Roof Materials

Representatives of Roland and the general contractor firm of Clark/McCarthy worked with the California Department of Corrections and Rehabilitation (CDCR) prior to the bid date to make sure that the IMP roof system would be acceptable to the state. Not only was it deemed acceptable, the state considered IMPs an upgraded component in the final design-build package submitted for consideration. The specification was amended to include insulated metal panels for the architectural roofing before sub-contractors submitted bids.

After the bids were opened, Roland Construction and AWIP earned the opportunity. In January 2012, work began immediately on the design of the 23 buildings. AWIP’s 4-inch thick SR-2 standing seam insulated roof panel with a 22-gage outer skin coated in Natural Green Kynar paint became the choice. The excellent insulating properties of the sandwich-style panel with an R-value equal to 32 in the darker color complied with the project’s LEED Silver Certification.

Roof Report

In May 2012, three five-man crews began work on adding the insulated metal panels to the roof. It soon became apparent that each crew could install panels quickly, safely and efficiently.

Over the course of six months, each crew using a small crane could install up to 7,650 square feet of roofing, meaning 15 workers added a total of nearly 23,000 square feet of roofing per day. Following behind the roof paneling crews were several other crews installing AWIP 2-and-half-inch DM40 wall panels, flashings, and trim to encapsulate the 192 fixtures that allowed natural light into the buildings.

The California Health Care Facility in Stockton is comprised of 23 buildings on 144 acres. A total of 792,000 square feet of roofing was installed on the project.

The California Health Care Facility in Stockton is comprised of 23 buildings on 144 acres. A total of 792,000 square feet of roofing was installed on the project.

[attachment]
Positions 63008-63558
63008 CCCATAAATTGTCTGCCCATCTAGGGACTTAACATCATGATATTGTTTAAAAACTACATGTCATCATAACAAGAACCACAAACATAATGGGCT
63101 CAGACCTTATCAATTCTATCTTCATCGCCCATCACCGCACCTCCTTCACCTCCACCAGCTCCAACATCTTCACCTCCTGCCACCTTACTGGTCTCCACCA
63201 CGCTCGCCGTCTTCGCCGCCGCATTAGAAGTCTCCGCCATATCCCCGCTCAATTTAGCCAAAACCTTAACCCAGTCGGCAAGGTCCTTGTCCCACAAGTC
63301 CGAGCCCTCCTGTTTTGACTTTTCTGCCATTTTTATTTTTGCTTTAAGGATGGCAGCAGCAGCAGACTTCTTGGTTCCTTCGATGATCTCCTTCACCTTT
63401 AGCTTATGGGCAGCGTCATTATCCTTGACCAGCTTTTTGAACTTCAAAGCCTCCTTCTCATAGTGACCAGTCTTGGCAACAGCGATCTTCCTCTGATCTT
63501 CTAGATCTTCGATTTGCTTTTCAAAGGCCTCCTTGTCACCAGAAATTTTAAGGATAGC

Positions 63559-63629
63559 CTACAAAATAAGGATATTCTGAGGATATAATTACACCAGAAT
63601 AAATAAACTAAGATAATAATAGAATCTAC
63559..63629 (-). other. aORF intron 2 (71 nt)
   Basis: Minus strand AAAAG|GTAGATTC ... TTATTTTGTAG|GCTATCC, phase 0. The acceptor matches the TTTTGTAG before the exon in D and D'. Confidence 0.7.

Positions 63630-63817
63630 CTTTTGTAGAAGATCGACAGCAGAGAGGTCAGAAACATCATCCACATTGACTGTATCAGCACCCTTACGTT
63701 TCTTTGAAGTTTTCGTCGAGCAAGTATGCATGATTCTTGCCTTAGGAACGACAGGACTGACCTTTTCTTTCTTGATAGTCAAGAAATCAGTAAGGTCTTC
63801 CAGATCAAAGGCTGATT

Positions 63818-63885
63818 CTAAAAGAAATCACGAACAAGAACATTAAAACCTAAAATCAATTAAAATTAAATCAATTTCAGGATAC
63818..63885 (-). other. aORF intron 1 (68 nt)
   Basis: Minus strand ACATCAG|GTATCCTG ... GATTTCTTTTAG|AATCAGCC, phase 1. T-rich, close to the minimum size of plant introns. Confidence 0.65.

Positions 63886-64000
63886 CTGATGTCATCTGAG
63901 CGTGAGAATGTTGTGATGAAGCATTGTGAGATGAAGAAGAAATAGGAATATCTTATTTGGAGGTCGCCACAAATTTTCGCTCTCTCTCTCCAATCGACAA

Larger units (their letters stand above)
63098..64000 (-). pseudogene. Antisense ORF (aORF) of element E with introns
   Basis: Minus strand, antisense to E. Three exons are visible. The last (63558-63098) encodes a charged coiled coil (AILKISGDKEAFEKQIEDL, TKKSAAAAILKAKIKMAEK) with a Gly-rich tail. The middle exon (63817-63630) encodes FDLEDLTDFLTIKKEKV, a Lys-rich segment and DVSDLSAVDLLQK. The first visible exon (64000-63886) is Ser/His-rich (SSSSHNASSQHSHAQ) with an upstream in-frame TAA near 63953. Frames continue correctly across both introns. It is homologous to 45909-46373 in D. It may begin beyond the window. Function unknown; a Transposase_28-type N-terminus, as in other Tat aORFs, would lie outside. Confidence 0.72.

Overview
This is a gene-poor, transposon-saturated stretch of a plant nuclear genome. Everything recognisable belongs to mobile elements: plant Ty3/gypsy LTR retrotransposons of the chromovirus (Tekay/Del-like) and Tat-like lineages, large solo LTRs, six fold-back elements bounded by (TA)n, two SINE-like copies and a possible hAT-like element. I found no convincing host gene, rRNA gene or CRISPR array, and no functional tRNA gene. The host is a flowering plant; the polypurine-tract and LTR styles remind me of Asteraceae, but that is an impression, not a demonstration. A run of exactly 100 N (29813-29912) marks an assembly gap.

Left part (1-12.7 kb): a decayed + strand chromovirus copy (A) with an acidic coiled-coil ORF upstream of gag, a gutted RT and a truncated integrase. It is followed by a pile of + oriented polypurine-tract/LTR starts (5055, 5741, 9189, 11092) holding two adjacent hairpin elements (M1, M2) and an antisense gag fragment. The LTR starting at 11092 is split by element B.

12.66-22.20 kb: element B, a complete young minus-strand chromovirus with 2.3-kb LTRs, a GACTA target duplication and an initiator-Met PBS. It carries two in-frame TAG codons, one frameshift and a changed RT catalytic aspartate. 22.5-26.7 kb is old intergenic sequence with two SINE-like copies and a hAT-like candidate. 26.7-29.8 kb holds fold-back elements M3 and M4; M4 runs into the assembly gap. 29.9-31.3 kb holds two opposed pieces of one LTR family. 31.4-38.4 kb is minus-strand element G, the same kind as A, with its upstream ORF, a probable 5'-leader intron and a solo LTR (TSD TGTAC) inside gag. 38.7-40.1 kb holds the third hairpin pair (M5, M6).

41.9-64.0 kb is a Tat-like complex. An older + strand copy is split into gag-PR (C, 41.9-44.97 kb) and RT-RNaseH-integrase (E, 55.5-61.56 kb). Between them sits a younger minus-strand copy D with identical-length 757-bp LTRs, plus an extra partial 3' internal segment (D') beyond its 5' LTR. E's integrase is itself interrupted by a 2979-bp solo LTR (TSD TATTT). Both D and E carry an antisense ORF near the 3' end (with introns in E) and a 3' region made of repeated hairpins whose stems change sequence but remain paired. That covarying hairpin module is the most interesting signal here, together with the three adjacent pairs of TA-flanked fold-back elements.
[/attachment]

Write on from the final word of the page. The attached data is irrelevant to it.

The use of a vacuum lifter provided by Automatic Panel Lifting System (APLS) of Auburn, Calif., proved essential in the installation of the panels. The APLS lifters are designed to be hung from a crane or forklift. With the proper attachment setup, they are capable of raising panels up to 60 feet long weighing approximately 600 pounds each.

With the panels being able to be lifted and released in a matter of seconds, production was increased dramatically to meet the project’s breakneck schedule.

With a total cost of $906 million, the project was California’s largest public works project in 2012. Hoagland points out that the reduction in installation man-hours not only saved schedule time, but more than made up for the additional material cost over a more traditional built-up insulation and metal roof system.

“With all the pre-planning with our supplier, AWIP, and their going the extra mile for us, we could not have accomplished this project in such an efficient and timely manner,” notes Hoagland. “The use of AWIP’s insulated metal roof panels for this project proved to be the decision that made this job feasible.”

Photos: All Weather Insulated Metal Panels

TEAM

GENERAL CONTRACTORS:
Clark/McCarthy—a joint venture of Clark Construction Co. and McCarthy Building Cos., in conjunction with Roland Construction, Stockton, Calif.

INSULATED METAL PANEL MANUFACTURER:
All Weather Insulated Panels, Vacaville, Calif.